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Directions/Parking: TR12 6QJ (Nearest Postcode) Head along the B3293 to St Keverne. Continue through the village into the main square and head out of the square on Commercial Street by keeping the White Hart pub on your left. Drive a short distance to a cross roads and turn right. Then at the fork in the road take the right fork. Head along this road until you reach the entrance to Porthkerris divers. There is paid parking at the site or if you are diving with Porthkerris Divers parking is free.
Ingress/Egress: Entry/exit can be achieved either from the northern end of the main shingle beach or via a smaller beach to the north of the main beach next to an MOD building. The latter of the two involves a short scramble down some rocks (there is a rope hand rail to assist you).
Underwater Topography: The pebble beach drops away quite sharply as you head out. After approximately 40m you will reach a series of large surfacing breaking rocks known as Drawna rocks (which this site is sometimes referred to as). These rocks are intersected and bisected by gullies and cracks and they provide walls and overhangs perfect for the diver to explore. On the seaward side of these rocks is the outer reef which can reach depths of 20m at HT. The seabed is mainly kelp covered rocks amongst pebbles.
Underwater Directions: There are a few routes you can take but we suggest you take a north easterly bearing from the smaller beach next to the MOD building out to the southern edge of Drawna Rocks. Here you will find a spectacular gully filled with kelp for you to swim through and explore. You are then on the outer reef. Explore the seaward side of the rocks keeping them on your left shoulder where there are cliff walls and cracks in the rock. Then circle back around the rocks to the shore side and if you are low on air ascend and surface swim back or if you're not an air hog then shallow up near the beach.
Marine Fauna: This site has an unusual abundance of marine life, there are anemones of all kinds (jewel, dahlia, snakelock) as well as Dead Menís fingers and sponges aplenty. We recommend you look closely at the anemones attached to the kelp fronds as you can often find a resident Leeches Spider Crab. In an area known locally as the fish bowl you can disturb the sediment with a fin and watch on as good sized Ballan, Corkwing and Cuckoo Wrasse swarm in to gorge on the feast. In amongst the cracks you may spot Tompot Blennies and shrimp. Red Gurnud have been spotted creeping along the sea bed and John Dory and Pollack regularly swim past. If you are really lucky then you may even have an encounter with something a little bigger.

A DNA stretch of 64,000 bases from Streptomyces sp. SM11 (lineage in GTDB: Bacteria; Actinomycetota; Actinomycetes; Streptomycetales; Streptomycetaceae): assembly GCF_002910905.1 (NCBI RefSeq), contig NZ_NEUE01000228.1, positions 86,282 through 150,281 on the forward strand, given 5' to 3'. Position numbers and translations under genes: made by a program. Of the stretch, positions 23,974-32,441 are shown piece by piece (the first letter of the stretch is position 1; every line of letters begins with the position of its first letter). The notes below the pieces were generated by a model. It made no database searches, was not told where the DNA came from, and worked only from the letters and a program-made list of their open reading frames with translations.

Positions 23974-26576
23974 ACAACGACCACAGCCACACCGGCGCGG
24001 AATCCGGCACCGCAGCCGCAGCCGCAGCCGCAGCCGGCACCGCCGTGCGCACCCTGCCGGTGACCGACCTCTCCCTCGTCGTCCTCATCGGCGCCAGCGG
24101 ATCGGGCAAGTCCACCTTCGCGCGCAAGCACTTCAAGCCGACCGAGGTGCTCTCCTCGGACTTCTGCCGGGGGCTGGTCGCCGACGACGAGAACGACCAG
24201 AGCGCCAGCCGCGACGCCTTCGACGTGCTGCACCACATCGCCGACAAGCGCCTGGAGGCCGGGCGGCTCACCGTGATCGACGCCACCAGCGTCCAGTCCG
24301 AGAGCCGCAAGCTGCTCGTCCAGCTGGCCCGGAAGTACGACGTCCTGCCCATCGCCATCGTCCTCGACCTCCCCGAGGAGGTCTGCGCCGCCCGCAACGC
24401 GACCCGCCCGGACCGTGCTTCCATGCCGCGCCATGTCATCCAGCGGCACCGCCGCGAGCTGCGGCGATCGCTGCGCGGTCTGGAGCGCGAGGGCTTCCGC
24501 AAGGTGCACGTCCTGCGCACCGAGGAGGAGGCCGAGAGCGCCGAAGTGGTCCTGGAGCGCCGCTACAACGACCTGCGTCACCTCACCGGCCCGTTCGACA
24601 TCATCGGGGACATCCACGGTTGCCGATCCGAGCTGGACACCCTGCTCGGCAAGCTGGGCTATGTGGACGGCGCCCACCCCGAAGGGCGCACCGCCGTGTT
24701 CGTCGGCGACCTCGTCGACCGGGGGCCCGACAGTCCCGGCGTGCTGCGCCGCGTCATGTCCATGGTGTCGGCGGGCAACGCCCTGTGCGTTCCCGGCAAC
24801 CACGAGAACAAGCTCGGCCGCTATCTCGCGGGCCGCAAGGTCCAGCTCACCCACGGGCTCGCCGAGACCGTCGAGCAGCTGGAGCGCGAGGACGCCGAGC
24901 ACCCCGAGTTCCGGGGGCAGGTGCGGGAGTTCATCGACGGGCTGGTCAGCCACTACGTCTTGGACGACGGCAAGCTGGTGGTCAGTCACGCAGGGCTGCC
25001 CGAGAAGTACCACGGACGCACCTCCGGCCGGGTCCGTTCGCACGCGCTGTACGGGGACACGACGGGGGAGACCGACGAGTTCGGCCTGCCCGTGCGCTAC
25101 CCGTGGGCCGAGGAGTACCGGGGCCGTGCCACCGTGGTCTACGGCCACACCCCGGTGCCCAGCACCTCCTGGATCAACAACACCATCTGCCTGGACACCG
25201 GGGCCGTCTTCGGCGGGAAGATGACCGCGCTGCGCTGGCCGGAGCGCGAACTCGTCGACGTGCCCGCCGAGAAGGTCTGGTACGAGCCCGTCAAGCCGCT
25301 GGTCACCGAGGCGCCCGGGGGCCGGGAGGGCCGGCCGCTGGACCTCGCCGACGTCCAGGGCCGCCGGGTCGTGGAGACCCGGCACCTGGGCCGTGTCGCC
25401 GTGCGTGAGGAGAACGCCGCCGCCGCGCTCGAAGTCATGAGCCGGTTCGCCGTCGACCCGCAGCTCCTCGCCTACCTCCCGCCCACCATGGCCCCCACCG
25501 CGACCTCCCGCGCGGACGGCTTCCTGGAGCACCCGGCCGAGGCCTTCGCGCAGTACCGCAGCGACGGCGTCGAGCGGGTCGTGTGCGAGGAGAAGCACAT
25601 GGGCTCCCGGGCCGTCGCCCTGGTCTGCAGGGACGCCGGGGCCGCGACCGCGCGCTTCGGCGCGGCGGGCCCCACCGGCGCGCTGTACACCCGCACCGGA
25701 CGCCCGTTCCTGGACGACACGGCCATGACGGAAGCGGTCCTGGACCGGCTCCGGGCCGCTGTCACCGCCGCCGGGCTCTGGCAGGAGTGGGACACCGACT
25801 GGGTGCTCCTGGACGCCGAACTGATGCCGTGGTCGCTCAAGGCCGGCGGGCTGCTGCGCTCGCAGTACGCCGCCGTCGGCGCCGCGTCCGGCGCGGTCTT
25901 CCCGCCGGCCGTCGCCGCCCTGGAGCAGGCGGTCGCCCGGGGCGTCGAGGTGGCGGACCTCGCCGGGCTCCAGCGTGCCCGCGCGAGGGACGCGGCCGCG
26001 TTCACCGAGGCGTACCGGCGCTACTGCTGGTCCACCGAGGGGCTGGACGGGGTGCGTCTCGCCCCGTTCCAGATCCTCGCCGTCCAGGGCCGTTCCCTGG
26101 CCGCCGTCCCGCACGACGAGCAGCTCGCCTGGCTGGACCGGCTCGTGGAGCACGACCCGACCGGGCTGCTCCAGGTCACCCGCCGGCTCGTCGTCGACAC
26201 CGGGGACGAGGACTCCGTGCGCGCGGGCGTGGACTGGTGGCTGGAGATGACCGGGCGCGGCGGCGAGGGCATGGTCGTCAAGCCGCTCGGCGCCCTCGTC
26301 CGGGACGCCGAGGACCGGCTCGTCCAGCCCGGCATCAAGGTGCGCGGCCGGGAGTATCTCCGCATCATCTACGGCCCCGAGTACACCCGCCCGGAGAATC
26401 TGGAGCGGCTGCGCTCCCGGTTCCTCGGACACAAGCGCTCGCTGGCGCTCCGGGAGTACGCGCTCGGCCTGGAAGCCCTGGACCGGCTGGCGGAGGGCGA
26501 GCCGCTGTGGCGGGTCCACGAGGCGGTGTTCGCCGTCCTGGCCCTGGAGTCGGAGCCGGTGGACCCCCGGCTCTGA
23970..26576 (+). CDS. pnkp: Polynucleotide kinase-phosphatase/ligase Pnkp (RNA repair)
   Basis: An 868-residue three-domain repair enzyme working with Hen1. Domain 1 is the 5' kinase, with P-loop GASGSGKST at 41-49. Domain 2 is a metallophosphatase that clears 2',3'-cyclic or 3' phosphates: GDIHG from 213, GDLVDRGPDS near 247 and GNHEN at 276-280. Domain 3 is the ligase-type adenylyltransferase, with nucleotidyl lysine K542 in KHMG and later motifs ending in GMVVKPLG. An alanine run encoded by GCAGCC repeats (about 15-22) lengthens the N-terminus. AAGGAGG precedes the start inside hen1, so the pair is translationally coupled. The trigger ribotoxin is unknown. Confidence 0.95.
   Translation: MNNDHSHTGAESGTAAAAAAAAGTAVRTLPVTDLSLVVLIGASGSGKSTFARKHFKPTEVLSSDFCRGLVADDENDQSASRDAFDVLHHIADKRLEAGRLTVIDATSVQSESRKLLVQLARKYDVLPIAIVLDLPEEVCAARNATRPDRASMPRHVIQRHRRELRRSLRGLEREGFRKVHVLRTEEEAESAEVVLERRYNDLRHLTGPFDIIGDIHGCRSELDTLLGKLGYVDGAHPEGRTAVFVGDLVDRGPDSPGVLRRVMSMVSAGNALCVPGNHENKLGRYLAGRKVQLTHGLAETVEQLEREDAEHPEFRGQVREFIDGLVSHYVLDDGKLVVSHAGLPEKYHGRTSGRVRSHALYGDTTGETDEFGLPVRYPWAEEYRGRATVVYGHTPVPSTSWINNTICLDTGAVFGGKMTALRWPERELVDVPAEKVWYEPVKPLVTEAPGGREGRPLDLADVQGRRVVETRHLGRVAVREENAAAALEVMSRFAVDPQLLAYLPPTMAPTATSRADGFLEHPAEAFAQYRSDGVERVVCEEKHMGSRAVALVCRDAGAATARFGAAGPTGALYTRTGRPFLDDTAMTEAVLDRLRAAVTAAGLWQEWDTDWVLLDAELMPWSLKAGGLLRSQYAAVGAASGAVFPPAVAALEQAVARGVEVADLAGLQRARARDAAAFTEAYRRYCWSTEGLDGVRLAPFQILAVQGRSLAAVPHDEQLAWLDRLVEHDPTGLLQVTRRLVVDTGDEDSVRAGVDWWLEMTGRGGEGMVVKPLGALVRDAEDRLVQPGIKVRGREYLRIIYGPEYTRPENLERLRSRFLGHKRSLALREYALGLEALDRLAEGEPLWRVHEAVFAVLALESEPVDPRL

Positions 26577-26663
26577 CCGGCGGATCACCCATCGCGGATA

Depth: Maximum Depth is around 20m on the outer reef at HT.
Visibility: Visibility is generally good here but as with many sites around the UK it can be reduced to almost zero following a period of turbulent weather and especially if there is strong swell caused here by easterly winds.
Caution: Boat traffic is a constant danger here as itís a popular launch for dive boats so try to keep to the north of the cove where boats are discouraged from venturing. On the outer reef beware of strong tidal currents especially on Spring tides.
AprŤs Dive: Trengilly Wartha Inn was voted Best Family Pub of the Year in the West Country in 2011, Bowmore Whisky Cornwall pub of the year in 2011 and Camra Pub of the Year runner up in 2010, which are all impressive credentials for an after dive pint and snack.
Accommodation: If you are a happy camper then Porthkerris Divers also have a campsite right on top of the cliffs overlooking the site and with a few pitches right on the beach itself. If camping is not for you then see Trengilly Warth Inn (described above) was also runner up for Britainís Best Breakfast in 2010, a mouth-watering accolade for a B&B.
Nearest Webcam: 3.5 miles away
Nearest Air Fill: On site at Porthkerris Divers
Tide: Can be dived at any time but caution should be taken on spring tides especially on the seaward side of the rocks.
Porthkerris Dive Guide: Porthkerris, Cornwall, England - is a small eastward facing cove backed by cliffs on Cornwall's Lizard peninsula near to St Keverne and is home to some of the best shore diving the UK has to offer. Above the waves this site has more of a feel of an inland dive facility with its dive centre, dive shop, mobile cafe and flurry of diving activity. But it is beneath the waves where nature has created a divers playground that will wow and woo you with spectacular gullies and walls that house a concentration of marine life rarely seen in our fair waters. The cove is also known on occasion to play host to some very special visitors including Basking Sharks, Grey Seals and Dolphins (as recently as Sep 2012 there are reports of a male Dolphin visiting the cove and playing with groups of lucky divers for hours). As if that wasn't enough the site is a popular launch for dive boats heading out to the Menacles and other local sites. Pure Diving heaven!